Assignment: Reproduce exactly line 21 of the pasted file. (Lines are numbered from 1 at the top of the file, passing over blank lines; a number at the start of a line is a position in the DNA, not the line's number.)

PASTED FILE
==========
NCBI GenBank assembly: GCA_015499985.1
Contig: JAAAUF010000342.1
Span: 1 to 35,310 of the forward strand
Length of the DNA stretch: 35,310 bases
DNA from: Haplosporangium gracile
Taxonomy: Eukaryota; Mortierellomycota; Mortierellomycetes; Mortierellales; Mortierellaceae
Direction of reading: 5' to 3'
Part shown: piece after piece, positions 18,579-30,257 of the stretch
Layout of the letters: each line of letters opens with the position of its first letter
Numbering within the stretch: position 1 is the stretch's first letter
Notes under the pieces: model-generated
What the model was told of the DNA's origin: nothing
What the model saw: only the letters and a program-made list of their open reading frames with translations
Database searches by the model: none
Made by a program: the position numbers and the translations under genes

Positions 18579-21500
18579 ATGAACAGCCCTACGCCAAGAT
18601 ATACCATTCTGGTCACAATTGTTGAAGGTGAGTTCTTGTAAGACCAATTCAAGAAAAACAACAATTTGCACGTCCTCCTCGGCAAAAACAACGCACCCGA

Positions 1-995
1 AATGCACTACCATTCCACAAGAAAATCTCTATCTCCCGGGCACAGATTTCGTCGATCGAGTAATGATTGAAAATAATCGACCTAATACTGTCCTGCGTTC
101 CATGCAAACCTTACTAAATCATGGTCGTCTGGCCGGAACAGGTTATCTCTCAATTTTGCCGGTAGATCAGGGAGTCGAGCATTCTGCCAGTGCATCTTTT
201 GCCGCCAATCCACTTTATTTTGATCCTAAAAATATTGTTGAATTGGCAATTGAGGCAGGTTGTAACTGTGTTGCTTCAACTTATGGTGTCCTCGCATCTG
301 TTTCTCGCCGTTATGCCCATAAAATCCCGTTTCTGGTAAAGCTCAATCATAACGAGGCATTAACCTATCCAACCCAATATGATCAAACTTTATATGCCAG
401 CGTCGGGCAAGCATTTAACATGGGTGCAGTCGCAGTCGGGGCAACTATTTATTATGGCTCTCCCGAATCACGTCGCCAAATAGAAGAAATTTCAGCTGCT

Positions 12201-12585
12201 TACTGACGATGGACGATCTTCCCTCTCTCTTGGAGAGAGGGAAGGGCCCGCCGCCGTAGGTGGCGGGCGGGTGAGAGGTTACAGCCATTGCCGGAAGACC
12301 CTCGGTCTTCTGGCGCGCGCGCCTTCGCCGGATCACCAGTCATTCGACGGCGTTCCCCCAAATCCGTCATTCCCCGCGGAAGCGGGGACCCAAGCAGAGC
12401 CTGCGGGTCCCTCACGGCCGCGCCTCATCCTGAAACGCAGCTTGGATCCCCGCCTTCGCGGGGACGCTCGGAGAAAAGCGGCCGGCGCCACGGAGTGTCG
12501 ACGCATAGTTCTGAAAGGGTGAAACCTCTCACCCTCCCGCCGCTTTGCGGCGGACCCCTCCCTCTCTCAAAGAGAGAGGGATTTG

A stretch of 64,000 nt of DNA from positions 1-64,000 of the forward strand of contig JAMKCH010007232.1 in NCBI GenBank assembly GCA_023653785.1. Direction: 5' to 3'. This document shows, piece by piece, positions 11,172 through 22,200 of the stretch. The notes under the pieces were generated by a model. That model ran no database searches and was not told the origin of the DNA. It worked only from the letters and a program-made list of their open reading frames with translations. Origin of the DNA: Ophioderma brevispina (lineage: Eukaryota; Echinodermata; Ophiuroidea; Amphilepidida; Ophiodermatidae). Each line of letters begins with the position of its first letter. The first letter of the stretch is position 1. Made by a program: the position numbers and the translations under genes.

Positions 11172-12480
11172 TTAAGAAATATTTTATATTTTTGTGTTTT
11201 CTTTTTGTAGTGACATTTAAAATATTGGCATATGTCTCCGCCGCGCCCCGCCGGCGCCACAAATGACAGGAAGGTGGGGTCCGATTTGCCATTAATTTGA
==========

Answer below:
101 CATGCAAACCTTACTAAATCATGGTCGTCTGGCCGGAACAGGTTATCTCTCAATTTTGCCGGTAGATCAGGGAGTCGAGCATTCTGCCAGTGCATCTTTT